In the meantime, as our experiment continues, I’ll offer a few updates and observations around here if you’d like to follow along. And if you have questions, feel free to leave them in the comments.

Process Not Processor

One headline in the feed from the British newspaper The Guardian really caught my eye today: “Pupils to study Twitter and blogs in primary schools shake-up“.

That certainly sounds like an intriguing change, although the details are a little weird.

Children to leave primary school familiar with blogging, podcasts, Wikipedia and Twitter as sources of information and forms of communication. They must gain “fluency” in handwriting and keyboard skills, and learn how to use a spellchecker alongside how to spell.

First of all, I wouldn’t bet on Twitter being around when elementary kids graduate, at least not in the form it is when they write the specifics of the curriculum.

But to combine this with skills in handwriting and using a spellchecker…?

I would love it if our overly-large school district would follow the British lead and at least acknowledge the instructional possibilities of these new communications tools.

However, this particular change to the curriculum seems, on the surface, to be yet another attempt to teach tools instead of concepts.

It was the same way a decade or so back when we taught word processing classes (I taught my share of AppleWorks!) instead of focusing on how to improve the writing process using a word processor.

We should be helping our kids understand how to write for the web, to present their ideas, to craft their online image, regardless of the tools.

The emphasis needs to be on the process, not the processor.

Learning From Twitter

David Weinberger offers 4.5 Things Twitter Teaches Us, in which he makes some interesting observations about the microblogging system/current-mainstream-shiny-bauble.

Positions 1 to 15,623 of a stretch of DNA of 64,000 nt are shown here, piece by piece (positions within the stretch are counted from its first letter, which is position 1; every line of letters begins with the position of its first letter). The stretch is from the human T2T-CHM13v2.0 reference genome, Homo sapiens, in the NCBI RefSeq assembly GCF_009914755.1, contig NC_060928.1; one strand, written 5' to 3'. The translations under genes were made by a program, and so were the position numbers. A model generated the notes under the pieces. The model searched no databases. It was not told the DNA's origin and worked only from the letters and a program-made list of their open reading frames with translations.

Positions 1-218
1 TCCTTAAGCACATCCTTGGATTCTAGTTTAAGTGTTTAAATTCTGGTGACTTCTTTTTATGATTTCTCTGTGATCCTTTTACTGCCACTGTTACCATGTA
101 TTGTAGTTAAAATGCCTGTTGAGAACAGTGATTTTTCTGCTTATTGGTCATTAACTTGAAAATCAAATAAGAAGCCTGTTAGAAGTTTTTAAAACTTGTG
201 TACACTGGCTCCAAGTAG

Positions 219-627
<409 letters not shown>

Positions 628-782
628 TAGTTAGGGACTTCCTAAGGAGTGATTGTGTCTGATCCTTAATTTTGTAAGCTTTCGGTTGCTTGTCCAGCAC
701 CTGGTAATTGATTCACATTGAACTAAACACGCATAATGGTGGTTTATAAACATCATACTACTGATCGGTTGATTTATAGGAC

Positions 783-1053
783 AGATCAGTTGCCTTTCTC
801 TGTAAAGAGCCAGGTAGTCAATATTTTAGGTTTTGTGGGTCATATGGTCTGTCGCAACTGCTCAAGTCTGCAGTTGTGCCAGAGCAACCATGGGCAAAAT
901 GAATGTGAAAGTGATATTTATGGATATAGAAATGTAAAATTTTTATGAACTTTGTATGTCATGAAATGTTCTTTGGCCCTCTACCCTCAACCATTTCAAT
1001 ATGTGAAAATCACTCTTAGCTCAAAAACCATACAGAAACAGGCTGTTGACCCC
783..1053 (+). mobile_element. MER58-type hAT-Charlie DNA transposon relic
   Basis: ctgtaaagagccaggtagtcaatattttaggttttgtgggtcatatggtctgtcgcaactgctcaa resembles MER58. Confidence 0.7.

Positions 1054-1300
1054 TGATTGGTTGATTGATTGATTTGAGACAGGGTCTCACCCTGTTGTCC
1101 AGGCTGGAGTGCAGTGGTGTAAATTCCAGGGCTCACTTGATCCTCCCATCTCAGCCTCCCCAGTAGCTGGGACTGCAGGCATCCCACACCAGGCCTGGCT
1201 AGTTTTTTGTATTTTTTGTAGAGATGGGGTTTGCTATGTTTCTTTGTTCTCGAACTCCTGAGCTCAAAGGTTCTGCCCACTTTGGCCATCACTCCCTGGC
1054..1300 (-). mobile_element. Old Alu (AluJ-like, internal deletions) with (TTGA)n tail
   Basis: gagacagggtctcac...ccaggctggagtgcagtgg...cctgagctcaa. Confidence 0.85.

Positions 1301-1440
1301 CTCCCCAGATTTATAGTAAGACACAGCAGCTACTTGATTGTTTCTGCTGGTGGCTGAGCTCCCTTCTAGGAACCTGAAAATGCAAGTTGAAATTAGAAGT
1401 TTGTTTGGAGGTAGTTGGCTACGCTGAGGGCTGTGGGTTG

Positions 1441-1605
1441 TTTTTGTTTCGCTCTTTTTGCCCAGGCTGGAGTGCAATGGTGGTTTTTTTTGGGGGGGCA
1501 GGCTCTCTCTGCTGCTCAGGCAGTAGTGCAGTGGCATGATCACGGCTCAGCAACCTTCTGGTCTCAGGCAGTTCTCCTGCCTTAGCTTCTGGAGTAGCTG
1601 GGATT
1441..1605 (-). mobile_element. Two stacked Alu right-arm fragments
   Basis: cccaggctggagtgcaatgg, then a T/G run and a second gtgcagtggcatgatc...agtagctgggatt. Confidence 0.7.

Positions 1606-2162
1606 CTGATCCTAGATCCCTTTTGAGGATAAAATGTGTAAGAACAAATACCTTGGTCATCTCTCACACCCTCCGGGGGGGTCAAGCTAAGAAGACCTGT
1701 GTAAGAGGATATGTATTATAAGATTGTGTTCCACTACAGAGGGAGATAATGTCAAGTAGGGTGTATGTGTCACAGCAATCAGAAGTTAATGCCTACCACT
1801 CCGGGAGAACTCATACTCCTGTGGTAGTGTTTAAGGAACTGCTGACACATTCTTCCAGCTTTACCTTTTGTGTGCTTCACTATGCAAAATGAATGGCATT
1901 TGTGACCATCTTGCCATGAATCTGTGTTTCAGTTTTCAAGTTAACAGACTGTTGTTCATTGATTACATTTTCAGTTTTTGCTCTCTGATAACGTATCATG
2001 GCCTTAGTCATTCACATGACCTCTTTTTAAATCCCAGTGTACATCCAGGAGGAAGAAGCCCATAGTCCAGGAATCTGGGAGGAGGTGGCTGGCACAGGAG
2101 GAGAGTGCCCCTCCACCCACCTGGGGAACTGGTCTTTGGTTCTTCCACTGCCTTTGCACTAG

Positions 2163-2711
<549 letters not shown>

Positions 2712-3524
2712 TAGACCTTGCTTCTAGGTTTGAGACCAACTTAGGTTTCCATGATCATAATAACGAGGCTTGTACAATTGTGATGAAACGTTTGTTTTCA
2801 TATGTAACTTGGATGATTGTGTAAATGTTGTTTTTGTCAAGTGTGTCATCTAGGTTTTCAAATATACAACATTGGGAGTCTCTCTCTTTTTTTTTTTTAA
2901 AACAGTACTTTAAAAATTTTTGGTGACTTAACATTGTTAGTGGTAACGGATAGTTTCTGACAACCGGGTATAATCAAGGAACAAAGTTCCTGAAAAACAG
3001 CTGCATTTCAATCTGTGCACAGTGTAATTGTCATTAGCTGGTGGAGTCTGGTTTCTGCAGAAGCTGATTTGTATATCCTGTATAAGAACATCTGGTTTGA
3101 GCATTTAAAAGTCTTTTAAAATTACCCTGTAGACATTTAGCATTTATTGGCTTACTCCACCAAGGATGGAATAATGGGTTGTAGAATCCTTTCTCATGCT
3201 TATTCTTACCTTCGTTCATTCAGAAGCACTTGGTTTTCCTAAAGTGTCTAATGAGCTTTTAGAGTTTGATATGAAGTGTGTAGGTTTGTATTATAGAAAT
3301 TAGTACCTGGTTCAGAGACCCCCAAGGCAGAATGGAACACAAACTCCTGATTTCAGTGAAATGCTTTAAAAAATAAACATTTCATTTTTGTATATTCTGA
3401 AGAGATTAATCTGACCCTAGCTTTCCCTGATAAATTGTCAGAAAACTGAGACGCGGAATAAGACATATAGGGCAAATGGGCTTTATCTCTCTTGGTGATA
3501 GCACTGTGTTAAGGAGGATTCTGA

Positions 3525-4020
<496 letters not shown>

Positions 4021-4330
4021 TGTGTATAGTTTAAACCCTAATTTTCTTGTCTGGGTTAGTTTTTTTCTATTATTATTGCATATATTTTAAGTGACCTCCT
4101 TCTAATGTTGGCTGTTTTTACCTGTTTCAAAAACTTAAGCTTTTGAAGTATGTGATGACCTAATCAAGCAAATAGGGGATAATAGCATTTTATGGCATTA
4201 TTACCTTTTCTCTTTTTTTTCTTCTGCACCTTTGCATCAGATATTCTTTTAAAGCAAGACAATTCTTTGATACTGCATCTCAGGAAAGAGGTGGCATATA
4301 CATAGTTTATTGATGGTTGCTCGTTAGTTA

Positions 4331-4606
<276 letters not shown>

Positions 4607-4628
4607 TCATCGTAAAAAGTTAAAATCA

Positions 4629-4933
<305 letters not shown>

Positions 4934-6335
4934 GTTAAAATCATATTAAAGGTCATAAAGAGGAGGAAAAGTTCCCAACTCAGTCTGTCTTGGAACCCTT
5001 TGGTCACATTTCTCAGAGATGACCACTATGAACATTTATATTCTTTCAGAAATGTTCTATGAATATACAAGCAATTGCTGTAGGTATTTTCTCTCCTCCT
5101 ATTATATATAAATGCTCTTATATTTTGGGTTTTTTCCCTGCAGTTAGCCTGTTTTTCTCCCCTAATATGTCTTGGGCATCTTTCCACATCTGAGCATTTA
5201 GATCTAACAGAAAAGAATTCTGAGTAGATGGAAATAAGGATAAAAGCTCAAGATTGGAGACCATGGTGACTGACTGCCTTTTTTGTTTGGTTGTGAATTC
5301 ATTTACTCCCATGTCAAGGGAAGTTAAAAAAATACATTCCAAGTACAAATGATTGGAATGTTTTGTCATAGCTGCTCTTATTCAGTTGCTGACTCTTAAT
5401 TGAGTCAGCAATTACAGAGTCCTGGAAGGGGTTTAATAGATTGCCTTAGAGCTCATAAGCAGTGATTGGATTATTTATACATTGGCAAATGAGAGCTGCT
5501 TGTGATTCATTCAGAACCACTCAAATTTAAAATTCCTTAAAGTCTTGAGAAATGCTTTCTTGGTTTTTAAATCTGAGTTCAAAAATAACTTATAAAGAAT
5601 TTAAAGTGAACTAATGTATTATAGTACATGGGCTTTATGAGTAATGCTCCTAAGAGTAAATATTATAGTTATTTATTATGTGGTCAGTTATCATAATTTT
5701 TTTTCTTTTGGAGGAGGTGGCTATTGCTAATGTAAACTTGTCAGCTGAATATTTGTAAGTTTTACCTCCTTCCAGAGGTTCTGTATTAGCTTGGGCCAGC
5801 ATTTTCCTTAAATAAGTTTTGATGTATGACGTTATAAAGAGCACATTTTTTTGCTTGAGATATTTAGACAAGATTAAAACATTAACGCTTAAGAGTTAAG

His basic premise is that Twitter is a simple, extensible communications tool in which users themselves determine how best to use it.

Something that’s true about every successful web 2.0 application.

After you’ve finished with this crappy summary, go read the whole thing.

Learning in Your Pocket

It’s interesting how instructional technology gets into the classroom.

A lot of the choices are made by people other than teachers: principals, IT folks, tech specialists, superintendents.

But in my experience, the stuff that actually sticks around, the tools that actually get used and impact kids, is completely determined by teachers and their students.

Which brings us to our big boss who got an iPod Touch for Christmas (coincidentally so did his boss) and since then has been asking a lot of questions about how the devices could be used for teaching and learning.

As a result, many people in our office are now carrying Touches and a group has been tasked with creating a pilot project to put them in some schools.

While I think the iPod Touch could be an excellent learning tool (my iPhone certainly is), I’m also the resident curmudgeon about such things so naturally I have a few concerns about this initiative.

For one thing, in the discussions about the mechanics of using handheld devices with groups of students, it’s clear that many people around here are looking at the iPod Touch the same way they do our current laptops.

Almost exclusively we use computers as group technologies. We have a bunch of them in a lab and then bring in a bunch of kids to use them for some teacher-designed activity.

Or in schools that have laptop carts, we wheel them into a classroom, pass out the units, and then proceed, again largely with group activities.

However, the iPod Touch, and other pocket computing devices, are intended for personal use. They are designed to be customized, personalizing the user’s experience so, instead of everyone seeing the same desktop, we all see ourselves in the device.

In addition, many people in our group (as well as in the research I’ve done) seems to be trying to transfer our traditional classroom uses for computers onto these new device formats.

Of course, some of those applications may actually be appropriate (please, not the “blaster”-type learning games) but instead I think we need a new approach.

We need to come at this from the angle of how portable communications devices like the iPod Touch might be used to individualize instruction rather than continue to homogenize it.

And then there’s the matter of who we have on this planning group. Or rather, who’s not there: teachers and students.

In this case, that deficiency can be easily fixed.

We just need to find people who are already using these devices in our schools (our IT department sees several thousand a day on the network) and invite them to tell us how they use their iPod Touch.

Undoubtably they, especially the kids, will give us some insight we can’t get any other way.